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Things that go Bump

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Summary: (on hiatus) Clark Kent accidentally kills Morgan Edge. Overcome by guilt and fear, he runs away again, and finds himself in California, where a sinister adventure awaits him.

Categories Author Rating Chapters Words Recs Reviews Hits Published Updated Complete
Smallville > GeneralnowheremanFR18414,7432133,02014 Feb 1018 Mar 10No

Intro

Author's note: Okay, so this is going to be the beginning of my Voyager series. It is an AU of Smallville and will involve the crossover with many different fandoms. The first story in this series: Things that Go Bump, is a crossover with Buffy/Angel.

Okay, so one thing with this story is that Clark ends up in L.A. Now, the problem is, I've never been to L.A., so I'm essentially relying on the Internet to help me describe it. Inaccuracies are inevitable.

Also, my favorite superman origin story currently out there is Superman Birthright, and I borrow some things from there.

Disclaimer: I do not own Buffy the Vampire Slayer, Smallville, Angel, or any of the Characters.

Clark Kent's family had owned a Sheepdog once, when he was much younger. Clark had loved that dog like a brother. Clark had never played with other children up till that point. His parents were much too afraid that something might happen. Clark loved his parents, but he loved them as thatĀ¦parents. He wanted, no, needed friends his own age.

That dog: a spry, grayish Maremma Sheepdog named Max, still at the apex of its dog years when Clark was only five. Max had been Clark's only companion in the beginning of his life. Clark ran with that dog and played fetch with it for hours on end. He would watch Max lead cattle in and would sometimes even help. Getting down on all fours and barking, pretending he was a Sheepdog too. Max slept with Clark in his bed, but Clark's mother, Martha Kent, had to draw the line at letting the dog eat at the table, or allowing Clark to eat on the floor next to his pal.

Clark was six during a rapidly fading summer and he had been out in the yard playing fetch with Max, when he threw the stick as hard as he could. Just like so many other children who toss a frisby with all their might, to see how high hey could make it go. Clark, however, was no ordinary boy. The stick went hurtling into the air as if it had been shot from a cannon, and Clark ran after it in the hopes of retrieving it. Dirt and grass sprayed out from behind him as he sped through the fields faster than even the finest human athlete could dream of going, following a tiny dot moving against the solid blue of the cloudless sky.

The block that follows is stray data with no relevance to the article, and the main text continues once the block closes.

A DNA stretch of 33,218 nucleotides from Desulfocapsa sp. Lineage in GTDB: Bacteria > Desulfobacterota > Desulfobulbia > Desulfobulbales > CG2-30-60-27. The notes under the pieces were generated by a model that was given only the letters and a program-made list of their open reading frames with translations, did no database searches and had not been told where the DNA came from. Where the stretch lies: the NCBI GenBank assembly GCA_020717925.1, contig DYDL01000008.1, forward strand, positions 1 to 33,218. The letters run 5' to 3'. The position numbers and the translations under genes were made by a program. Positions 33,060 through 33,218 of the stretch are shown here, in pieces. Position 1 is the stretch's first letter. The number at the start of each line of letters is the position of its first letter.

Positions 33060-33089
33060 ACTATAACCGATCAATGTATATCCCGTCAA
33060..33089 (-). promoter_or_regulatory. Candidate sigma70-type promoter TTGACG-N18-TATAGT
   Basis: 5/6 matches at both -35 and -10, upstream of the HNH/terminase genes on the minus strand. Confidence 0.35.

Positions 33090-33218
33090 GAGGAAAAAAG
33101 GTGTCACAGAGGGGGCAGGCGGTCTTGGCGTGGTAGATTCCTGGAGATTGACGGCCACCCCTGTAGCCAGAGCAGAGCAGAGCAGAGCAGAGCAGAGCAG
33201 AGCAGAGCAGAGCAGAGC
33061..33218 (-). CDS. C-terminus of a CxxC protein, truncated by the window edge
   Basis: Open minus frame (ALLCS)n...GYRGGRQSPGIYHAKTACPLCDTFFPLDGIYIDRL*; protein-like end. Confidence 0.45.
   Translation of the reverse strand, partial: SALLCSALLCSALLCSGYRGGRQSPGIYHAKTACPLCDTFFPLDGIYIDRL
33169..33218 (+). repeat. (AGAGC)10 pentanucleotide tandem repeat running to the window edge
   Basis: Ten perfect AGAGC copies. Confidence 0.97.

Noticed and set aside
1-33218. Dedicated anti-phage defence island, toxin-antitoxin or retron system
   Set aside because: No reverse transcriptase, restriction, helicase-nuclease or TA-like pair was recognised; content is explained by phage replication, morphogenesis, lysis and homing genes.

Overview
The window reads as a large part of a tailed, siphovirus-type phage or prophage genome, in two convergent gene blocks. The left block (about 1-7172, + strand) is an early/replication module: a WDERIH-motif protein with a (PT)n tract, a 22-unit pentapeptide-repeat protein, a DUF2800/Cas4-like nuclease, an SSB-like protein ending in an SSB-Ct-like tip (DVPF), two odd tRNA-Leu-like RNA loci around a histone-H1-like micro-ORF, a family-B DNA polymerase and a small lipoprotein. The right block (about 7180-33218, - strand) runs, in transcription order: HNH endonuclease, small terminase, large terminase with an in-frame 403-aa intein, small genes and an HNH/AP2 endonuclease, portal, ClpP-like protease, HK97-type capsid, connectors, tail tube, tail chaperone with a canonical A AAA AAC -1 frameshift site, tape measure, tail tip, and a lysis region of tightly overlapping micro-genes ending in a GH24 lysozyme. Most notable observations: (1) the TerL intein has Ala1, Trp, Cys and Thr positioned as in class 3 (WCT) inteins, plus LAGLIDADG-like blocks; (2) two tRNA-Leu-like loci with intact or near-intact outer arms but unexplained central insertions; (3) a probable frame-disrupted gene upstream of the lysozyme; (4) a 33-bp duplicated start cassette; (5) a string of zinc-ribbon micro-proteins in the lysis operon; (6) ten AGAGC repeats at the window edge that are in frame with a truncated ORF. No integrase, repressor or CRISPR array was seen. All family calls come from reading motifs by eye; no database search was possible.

Then suddenly, a bizarre and unpleasant feeling swept over him. Clark tripped over his own feet, the momentum of his speed causing him to be flung along the ground, skidding on dirt and rock and snapping wheat stalks as he went. He couldn't stand up, his scrapes stung, and his stomach churned, his very veins felt like they were writhing inside him.

Clark had never been hurt before now, and this sensation was new and horrible, he had to get out of here, he needed to get back to his mom and dad. But, he couldn't move, so he lay there, bruised and bleeding. His breath coming in quick and shallow as his growing fear causes him to start hyperventilating.

He laid there for what seemed like forever, confused and alone. What was happening? Where was he? Where was his mom?

Clark saw something coming toward him. The image was blurry through his tears, like looking though a car window on a very rainy day.

The grayish smudge moved closer. Then Clark heard a whimper as something cold and wet nudged his cheek, and something rough and moist, like a soaked towel was rubbed against his face. Clark awoke completely, rapidly blinking tears from his eyes. When he focused he saw it. Max was there.

The dog had tracked his scent and come looking for him. Clark gave a cry of pure joy at seeing his companion.

In a display of the bizarre empathy animals' posses when someone is in danger, the dog grabbed Clark by the shirt and dragged him away.

The farther Clark got form that place, the better he felt. Soon the nausea was gone and the shallow scrapes had started to heal themselves.

When the dog put Clark down, Clark pulled the dog into an embrace, tears streaming down his cheeks as he sobbed openly a mixture of fear and relief. He buried his face in the dog's warm coat, pulling Max as close to him as possible. Desperately needing the comfort and support of his friend.

He almost didn't hear the sound of the dog's yelp over the snap. It was loud and sickening, sounding right next to Clark's face.

Startled, Clark let go of Max, staring at the dog as it slouched and collapsed to the ground. Its back was bent at an odd angle where Clark had hugged him.

Clark simply stared at his friend, Max had stopped panting, his tail was still, and his dark brown eyes stared blankly into space.

"Max?" Clark called to the dog. No response.

"Max?" Clark asked again, shaking the dog softly this time.

"Come on Max, we need to get back home." Clark pleaded, shaking the dog more vigorously now.

"Please, come on Max. Please get up. I don't know how to get home. Help me!" Max didn't move. Clark knew, he didn't want to, but he knew. His only friend was dead. He had killed him.

Clark screamed; a piercing scream that scrapped the back of his throat on its way out. He screamed until he couldn't and then he collapsed, sobbing into Max's grey coat. His father found him like that. They buried Max that weekend, and Clark for the first time in his life, understood his parents' fear.

Describing the sensation of red kryptonite would be difficult for Clark. He wouldn't say he felt possessed, or out of control. On the contrary, he felt more control when on The Red than every before. His problems and morals didn't disappear with Red K, he simply stopped caring. He'd known exactly what he had been doing that entire time in Metropolis. Even when he remembered his actions under the influence, he had carried them all out with an unwavering conviction he'd never had before. Clark was shocked by how easy it was to slip back into the persona of Kal, even without the Red.

Clark knew there would be consequences to his recklessness in Metropolis. The blatant flaunting of his powers, while it had made perfect sense at the time, had Clark practically twitching in paranoia. Still, he was caught off guard when a car pulled up next to the barn and the window rolled down to reveal Morgan Edge.

Clark had just wanted to scare him, chase him off, at least until Clark could come up with a better plan. He had changed back into Kal because Kal was the only one that could do it. It was like flipping a switch in his head, Clark Kent, flip, Kal No-last-name. However, he wasn't KalĀ¦not really. Clark had something that Kal didn't have. What Clark Kent had, was fear.